The NRICH team are always looking for new ways to engage teachers and pupils in problem solving. Here we explain the thinking behind maths trails.

Mr McGregor has a magic potting shed. Overnight, the number of plants in it doubles. He'd like to put the same number of plants in each of three gardens, planting one garden each day. Can he do it?

This problem is based on a code using two different prime numbers less than 10. You'll need to multiply them together and shift the alphabet forwards by the result. Can you decipher the code?

Can you put the numbers from 1 to 15 on the circles so that no consecutive numbers lie anywhere along a continuous straight line?

There are 4 jugs which hold 9 litres, 7 litres, 4 litres and 2 litres. Find a way to pour 9 litres of drink from one jug to another until you are left with exactly 3 litres in three of the jugs.

Use the clues to find out who's who in the family, to fill in the family tree and to find out which of the family members are mathematicians and which are not.

The letters of the word ABACUS have been arranged in the shape of a triangle. How many different ways can you find to read the word ABACUS from this triangular pattern?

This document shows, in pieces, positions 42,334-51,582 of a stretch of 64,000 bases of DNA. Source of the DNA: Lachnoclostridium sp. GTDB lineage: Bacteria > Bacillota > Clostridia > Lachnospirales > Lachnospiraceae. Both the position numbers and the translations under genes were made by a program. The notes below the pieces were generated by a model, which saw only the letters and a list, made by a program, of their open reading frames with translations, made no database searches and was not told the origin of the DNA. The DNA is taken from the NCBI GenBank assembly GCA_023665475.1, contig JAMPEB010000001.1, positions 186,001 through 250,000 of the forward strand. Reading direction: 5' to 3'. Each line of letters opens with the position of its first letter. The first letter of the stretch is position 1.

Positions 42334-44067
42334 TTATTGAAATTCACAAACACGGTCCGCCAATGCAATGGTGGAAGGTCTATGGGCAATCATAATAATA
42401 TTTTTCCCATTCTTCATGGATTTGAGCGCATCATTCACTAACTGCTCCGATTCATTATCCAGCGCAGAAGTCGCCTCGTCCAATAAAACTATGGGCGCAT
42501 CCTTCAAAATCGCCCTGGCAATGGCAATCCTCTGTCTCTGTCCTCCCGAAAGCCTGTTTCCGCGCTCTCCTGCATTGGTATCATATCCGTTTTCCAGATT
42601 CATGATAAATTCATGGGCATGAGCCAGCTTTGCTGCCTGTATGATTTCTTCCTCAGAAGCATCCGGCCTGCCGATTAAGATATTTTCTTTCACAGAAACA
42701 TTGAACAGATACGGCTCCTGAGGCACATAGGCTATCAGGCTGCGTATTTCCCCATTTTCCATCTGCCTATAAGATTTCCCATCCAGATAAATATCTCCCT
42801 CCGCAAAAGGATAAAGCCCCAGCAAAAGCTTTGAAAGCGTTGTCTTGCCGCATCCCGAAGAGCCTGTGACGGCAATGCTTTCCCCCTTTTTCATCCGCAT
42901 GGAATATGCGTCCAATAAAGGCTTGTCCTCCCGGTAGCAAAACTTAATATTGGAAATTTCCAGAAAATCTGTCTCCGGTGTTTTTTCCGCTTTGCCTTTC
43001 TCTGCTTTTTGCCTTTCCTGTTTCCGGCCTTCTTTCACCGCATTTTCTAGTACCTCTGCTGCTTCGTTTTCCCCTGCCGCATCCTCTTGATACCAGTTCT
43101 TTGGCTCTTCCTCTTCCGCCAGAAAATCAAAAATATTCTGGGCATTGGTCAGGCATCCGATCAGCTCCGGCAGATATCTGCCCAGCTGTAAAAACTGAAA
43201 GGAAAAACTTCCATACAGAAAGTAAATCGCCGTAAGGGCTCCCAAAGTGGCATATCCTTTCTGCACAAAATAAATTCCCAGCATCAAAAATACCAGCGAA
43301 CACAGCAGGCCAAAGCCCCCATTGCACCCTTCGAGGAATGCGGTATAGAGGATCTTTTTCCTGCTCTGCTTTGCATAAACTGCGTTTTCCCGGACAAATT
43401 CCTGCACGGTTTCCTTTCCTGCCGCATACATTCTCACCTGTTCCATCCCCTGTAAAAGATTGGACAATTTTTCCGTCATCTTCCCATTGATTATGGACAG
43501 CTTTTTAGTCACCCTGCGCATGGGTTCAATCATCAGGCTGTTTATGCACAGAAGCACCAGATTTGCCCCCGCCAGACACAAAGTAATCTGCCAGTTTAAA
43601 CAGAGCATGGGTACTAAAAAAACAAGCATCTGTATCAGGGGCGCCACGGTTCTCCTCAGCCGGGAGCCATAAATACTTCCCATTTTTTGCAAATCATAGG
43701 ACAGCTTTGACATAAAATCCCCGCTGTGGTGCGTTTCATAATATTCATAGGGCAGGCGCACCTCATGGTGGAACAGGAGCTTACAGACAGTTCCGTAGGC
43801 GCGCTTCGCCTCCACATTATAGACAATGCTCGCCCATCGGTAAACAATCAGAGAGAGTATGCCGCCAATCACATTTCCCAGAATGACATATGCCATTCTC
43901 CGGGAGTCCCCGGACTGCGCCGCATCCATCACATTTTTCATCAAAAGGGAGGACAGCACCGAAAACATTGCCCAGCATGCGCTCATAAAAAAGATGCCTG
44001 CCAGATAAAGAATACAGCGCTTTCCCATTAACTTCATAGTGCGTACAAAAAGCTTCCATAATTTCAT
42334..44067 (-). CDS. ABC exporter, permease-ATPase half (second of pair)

Bellringers have a special way to write down the patterns they ring. Learn about these patterns and draw some of your own.

An investigation involving adding and subtracting sets of consecutive numbers. Lots to find out, lots to explore.

This second Sudoku article discusses "Corresponding Sudokus" which are pairs of Sudokus with terms that can be matched using a substitution rule.

This problem is based on the story of the Pied Piper of Hamelin. Investigate the different numbers of people and rats there could have been if you know how many legs there are altogether!

This magic square has operations written in it, to make it into a maze. Start wherever you like, go through every cell and go out a total of 15!

Zumf makes spectacles for the residents of the planet Zargon, who have either 3 eyes or 4 eyes. How many lenses will Zumf need to make all the different orders for 9 families?

Have a go at this well-known challenge. Can you swap the frogs and toads in as few slides and jumps as possible?

This challenge extends the Plants investigation so now four or more children are involved.

This challenging activity involves finding different ways to distribute fifteen items among four sets, when the sets must include three, four, five and six items.

How many models can you find which obey these rules?

Try out the lottery that is played in a far-away land. What is the chance of winning?

Can you arrange the numbers 1 to 17 in a row so that each adjacent pair adds up to a square number?

Your challenge is to find the longest way through the network following this rule. You can start and finish anywhere, and with any shape, as long as you follow the correct order.

This tricky challenge asks you to find ways of going across rectangles, going through exactly ten squares.

Sweets are given out to party-goers in a particular way. Investigate the total number of sweets received by people sitting in different positions.